QSM Study Examines the Best and Worst of Software Development Projects - InformationWeek

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QSM Study Examines the Best and Worst of Software Development Projects

The best are, indeed, faster and cheaper.

A study of "the Best and Worst in Class" for software development projects was released today by Quantitative Software Management, Inc.. The results offer many insights, including the assessment that the best in class projects are 3.37 times faster to market and 7.48 times cheaper than the worst.

QSM, which has been compiling detailed data across all major industry segments for nearly 20 years, said the study represents the latest three-year time slice for the data.

The costs and duration associated with being "best" or "worse" are dramatic: the construction and test portion (the build phase) of the project for best in class was around 3.6 months/$200,000, while the worst in class took a year and rang up $1.4 million. The total lifecycle costs (the requirements analysis plus the build phase) are also meaningful: just above 7.5 months/$300,000 total for the best in class, the worst in class taking over two years at a budget-busting $2.2 million.

Four major factors contributed to the results, and only one was technology-related. The rest concerned management and technology approaches. The factors included: controlling requirements change; highly-skilled people with good functional knowledge of the application domain; effective tooling; and effective project leadership.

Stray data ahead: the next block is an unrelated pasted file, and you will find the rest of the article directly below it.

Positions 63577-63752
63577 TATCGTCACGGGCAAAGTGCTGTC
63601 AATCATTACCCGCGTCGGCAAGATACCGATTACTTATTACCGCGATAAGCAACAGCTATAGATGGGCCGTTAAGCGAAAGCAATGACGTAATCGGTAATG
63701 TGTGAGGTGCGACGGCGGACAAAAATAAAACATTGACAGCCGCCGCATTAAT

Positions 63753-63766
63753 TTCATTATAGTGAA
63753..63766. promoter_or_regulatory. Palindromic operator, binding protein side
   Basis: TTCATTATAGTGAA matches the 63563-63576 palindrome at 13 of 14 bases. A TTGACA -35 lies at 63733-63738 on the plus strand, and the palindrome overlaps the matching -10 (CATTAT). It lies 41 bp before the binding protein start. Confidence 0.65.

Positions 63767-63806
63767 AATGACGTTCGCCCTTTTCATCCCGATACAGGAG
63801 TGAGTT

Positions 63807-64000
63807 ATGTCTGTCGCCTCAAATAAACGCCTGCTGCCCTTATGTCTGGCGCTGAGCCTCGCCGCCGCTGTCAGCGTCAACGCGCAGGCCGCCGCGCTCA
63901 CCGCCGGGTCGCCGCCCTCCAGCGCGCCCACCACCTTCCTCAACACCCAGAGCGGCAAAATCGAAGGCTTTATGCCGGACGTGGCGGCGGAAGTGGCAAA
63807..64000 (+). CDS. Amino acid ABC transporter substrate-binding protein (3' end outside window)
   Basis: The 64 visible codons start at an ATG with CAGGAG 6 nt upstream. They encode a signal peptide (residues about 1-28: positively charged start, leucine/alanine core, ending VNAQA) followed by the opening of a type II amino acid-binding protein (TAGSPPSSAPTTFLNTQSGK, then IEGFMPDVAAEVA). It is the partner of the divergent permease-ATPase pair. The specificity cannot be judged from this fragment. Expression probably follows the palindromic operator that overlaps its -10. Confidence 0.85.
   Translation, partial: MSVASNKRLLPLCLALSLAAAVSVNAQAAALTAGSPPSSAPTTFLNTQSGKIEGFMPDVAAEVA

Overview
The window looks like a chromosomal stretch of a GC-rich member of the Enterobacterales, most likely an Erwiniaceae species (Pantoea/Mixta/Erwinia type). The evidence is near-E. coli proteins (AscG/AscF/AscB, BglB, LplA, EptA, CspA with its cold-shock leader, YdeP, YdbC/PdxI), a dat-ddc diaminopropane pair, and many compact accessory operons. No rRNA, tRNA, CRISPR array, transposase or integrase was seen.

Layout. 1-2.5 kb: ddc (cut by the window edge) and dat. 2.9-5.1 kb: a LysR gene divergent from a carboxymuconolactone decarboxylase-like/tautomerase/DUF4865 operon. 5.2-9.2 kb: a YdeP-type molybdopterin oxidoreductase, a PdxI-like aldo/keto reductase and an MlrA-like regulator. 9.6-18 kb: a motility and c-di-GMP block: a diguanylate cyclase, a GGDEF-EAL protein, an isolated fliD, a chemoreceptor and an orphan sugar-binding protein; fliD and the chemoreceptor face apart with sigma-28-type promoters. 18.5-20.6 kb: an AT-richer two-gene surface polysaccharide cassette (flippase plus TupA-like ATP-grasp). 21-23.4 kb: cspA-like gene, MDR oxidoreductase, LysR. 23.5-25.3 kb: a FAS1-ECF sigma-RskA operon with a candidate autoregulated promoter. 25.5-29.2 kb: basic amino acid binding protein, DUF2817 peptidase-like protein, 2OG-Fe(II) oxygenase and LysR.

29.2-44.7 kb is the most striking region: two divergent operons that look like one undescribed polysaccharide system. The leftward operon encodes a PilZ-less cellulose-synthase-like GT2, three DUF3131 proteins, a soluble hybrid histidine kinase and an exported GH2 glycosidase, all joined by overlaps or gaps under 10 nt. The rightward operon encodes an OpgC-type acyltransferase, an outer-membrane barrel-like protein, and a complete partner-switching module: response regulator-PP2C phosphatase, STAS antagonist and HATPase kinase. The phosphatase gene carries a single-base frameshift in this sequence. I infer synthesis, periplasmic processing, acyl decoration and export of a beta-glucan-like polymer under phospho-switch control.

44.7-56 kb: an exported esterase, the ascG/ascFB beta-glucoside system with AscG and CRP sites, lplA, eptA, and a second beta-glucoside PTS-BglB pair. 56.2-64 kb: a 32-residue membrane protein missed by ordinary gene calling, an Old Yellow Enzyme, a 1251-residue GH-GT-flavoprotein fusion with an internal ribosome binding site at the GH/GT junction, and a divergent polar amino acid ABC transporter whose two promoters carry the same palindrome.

"Controlling change is the most important element to successful development projects," said Doug Putnam, managing partner of QSM, Inc. "An inability to adroitly manage change can be the enemy of productivity and quality. Effective leadership creates a culture where change is well-managed by highly skilled teams with good domain knowledge."

Michael Mah, managing partner of QSM Associates added, "It may seem ironic that, while tools are always a significant factor as productivity drivers, they ranked only third as an influencing factor for the quality of the projects. The study drives home the point that, despite its technology focus, software development in the end is a people activity. There can be no technology substitute for training and management."

QSM catalogued the demographics behind the statistics: 536 IT projects sampled from 31 companies in 16 countries, including 16 industries and 9 sub-sectors, ranging from Aerospace to Financial IT. There were 179 programming languages represented, the most predominant being Cobol, Visual Basic, Java, C/C++, Powerbuilder and J2EE. The types of projects included ERP, e-commerce/internet, billing, customer care, funds management, and inventory control, on mainframe and client/server platforms.

The average-sized project consisted of 30,000 new plus changed source lines of code (or about 600 function points). The elapsed time of the averaged sized project was 13.5 calendar months. Over this period of time, it was staffed at its peak by a team of 7.4 people, expending 55 person months of effort throughout the 13.5 month schedule. Best-in-class developers are 1.86 times faster to market and 2.72 times cheaper than "average" software developers, QSM said.

From a quality and reliability perspective, the mean-time-to-defect (MTTD) for the best and the worst projects was only modestly acceptable for both. At initial deployment, neither class of project would run bug-free for longer than a day at a time. It would typically take two to four months of additional debugging for both classes of projects to exhibit better than two weeks of bug-free reliability. This includes all classes of bugs, from trivial/cosmetic defects to serious and critical defects.

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